This Yashica Electro 35 GSN review has been a very long time coming. Perhaps it’s a testament to my powers of procrastination, or perhaps I’ve just been too busy shooting and producing all of this work with it. I’ll go with the latter there personally, but it’s still no excuse. … Read more
Sometimes in life you just get lucky. Like the time I got to borrow my friend Joshua’s SLR and put a few rolls of film through it and it happened to be, by many accounts, one of the best SLRs ever made. The much-coveted Nikon FM3a. As someone who uses … Read more
Two of the most important things about film photography for me are the process of making something unique that you will always be able to keep, and to actually enjoying doing so. I’ve shot a lot of 35mm and some 120 film in various cameras – some more sophisticated than … Read more
It’s been a while since I did a camera review on here, as it’s not often I get a new one to play with. I suppose that while not having gear acquisition syndrome is good for my bank balance, it’s not ideal for my content production. So when I had … Read more
The Olympus Supertrip is a point and shoot film camera from the 1980s with nothing but the most basic features. Sounds terrible, you might think. I don’t necessarily agree.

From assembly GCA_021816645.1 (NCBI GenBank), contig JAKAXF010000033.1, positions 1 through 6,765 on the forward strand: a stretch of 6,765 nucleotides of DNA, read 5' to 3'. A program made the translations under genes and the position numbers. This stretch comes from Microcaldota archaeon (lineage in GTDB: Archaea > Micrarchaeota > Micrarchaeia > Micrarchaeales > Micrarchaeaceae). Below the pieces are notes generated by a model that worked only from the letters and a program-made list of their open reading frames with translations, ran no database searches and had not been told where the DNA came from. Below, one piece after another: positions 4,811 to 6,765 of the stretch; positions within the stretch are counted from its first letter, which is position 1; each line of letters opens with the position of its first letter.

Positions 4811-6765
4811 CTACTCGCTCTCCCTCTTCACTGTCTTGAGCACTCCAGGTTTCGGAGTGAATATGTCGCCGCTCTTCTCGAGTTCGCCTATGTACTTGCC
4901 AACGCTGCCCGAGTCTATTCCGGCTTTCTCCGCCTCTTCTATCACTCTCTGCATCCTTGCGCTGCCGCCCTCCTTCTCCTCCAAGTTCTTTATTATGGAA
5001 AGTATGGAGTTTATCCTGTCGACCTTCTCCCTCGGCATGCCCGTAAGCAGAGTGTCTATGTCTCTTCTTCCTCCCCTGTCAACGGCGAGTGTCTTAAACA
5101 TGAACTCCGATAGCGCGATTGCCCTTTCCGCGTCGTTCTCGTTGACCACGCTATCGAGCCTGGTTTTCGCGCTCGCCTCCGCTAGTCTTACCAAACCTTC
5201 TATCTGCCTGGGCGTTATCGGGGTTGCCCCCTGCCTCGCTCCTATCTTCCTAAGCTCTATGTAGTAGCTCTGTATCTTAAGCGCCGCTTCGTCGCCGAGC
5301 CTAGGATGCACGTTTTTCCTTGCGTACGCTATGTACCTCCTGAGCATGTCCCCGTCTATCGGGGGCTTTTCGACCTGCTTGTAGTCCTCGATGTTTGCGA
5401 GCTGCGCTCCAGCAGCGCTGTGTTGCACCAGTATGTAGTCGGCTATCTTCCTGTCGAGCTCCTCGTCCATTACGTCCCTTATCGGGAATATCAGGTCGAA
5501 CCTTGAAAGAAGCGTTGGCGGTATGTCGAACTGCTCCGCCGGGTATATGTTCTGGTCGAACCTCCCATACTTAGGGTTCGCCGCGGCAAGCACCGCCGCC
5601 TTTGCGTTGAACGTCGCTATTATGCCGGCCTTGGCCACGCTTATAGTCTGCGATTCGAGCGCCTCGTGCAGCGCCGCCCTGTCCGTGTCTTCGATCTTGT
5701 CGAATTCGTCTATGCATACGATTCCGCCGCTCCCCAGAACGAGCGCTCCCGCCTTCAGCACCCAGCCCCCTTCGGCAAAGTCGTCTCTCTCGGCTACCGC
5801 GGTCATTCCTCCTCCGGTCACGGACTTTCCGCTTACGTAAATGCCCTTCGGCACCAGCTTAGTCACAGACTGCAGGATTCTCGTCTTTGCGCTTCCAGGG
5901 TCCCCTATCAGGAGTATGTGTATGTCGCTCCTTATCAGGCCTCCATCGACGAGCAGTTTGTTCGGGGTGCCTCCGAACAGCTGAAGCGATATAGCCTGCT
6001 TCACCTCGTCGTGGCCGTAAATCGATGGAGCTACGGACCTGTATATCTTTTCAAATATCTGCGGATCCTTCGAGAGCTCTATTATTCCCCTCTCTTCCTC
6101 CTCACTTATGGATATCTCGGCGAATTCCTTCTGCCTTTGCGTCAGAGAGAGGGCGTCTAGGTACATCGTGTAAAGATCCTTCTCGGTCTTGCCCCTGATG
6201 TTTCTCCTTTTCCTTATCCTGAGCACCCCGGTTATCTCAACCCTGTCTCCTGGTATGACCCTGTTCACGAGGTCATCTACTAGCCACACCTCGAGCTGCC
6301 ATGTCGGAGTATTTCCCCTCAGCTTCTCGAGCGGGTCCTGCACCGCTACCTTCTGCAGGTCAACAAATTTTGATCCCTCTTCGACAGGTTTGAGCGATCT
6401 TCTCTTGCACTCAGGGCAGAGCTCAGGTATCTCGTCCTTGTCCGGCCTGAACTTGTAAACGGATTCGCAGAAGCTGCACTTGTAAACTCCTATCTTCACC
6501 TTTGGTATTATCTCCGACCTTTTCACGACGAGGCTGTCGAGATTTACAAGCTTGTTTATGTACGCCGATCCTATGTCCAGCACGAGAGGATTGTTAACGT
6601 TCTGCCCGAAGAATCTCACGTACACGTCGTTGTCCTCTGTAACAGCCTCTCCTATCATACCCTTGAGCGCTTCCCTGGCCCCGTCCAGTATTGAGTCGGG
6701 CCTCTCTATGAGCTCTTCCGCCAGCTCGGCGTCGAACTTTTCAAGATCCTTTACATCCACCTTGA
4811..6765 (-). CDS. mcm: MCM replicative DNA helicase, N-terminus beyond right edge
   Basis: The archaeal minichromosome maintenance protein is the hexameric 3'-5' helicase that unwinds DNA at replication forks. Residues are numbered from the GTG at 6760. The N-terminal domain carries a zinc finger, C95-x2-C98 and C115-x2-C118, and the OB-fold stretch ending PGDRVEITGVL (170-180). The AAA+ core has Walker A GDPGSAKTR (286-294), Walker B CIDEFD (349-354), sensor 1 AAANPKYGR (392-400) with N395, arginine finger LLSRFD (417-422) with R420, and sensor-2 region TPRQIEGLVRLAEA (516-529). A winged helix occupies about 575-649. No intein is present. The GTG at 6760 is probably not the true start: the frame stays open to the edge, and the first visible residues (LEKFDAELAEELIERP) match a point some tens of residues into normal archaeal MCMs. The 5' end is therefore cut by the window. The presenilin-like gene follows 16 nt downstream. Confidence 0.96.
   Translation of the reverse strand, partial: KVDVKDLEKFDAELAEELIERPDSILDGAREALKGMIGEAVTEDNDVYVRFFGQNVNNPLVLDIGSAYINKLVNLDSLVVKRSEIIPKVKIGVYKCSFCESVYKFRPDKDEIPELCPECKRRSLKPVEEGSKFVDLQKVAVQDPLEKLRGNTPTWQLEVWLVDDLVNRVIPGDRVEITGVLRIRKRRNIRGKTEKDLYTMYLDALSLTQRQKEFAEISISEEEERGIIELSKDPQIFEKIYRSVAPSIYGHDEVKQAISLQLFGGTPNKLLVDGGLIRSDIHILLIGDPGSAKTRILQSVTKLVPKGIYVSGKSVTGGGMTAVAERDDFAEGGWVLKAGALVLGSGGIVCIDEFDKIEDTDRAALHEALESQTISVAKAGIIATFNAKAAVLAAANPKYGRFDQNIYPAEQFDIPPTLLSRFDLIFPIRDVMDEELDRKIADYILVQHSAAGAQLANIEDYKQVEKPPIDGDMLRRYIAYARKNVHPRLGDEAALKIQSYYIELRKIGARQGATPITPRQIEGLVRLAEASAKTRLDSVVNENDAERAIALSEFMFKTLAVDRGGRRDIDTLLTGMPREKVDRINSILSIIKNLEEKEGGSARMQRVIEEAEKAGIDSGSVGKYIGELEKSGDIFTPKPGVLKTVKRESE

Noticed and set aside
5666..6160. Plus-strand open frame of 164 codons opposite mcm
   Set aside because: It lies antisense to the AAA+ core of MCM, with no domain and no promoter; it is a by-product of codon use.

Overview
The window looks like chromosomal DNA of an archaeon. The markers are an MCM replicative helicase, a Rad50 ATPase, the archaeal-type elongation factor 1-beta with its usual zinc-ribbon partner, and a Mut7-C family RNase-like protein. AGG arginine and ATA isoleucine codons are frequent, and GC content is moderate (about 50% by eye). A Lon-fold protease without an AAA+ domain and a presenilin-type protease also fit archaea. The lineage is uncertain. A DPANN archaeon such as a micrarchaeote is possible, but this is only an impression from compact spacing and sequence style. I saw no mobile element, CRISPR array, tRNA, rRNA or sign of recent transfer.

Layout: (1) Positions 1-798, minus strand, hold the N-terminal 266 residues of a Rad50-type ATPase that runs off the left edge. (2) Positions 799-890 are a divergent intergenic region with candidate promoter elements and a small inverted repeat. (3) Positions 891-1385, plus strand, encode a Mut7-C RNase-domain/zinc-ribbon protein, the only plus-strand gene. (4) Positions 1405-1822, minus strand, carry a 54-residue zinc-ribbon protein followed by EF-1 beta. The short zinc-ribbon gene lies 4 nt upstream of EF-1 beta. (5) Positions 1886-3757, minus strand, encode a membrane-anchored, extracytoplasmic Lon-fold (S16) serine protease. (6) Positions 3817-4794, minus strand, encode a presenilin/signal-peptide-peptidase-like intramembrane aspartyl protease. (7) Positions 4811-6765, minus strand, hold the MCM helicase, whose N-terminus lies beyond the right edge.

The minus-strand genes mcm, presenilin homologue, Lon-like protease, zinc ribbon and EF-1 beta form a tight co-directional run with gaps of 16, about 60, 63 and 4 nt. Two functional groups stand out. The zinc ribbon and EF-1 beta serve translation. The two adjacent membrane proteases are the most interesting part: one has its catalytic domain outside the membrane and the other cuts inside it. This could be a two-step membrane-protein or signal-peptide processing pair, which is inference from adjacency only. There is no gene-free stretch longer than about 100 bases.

I’ve shot some street photography with mine and have not been unhappy with the results. Going out shooting was actually pretty good fun, thanks in the main to that dearth of settings to get bogged down in.
Come read this review to see some example shots and decide whether the Olympus Supertrip should make it into your own collection or not.
This Canon Sure Shot AF-7 cost me less than the lunch I had before finding it in a charity shop. It cost less than each and every roll of film I’ve since put through it.
So at that price, it must be a heap of junk, right? No, not right. Maybe I have low standards (I definitely do) but it’s actually not bad at all for the street photography I shoot.
Come find out in this review if you should seek one out too, or whether you should take the plunge and spend your hard earned couple of pounds or dollars if you also come across one in the wild.
Despite shooting with vintage lenses 99% of the time, I’d never really thought about trying my hand at film photography. That changed when I picked up these two cameras and a couple of rolls of Kodak ColorPlus.
So how did that happen? What made me want to give it a go? And how did the pictures turn out?
Come find out in this post. Come on. Humour me.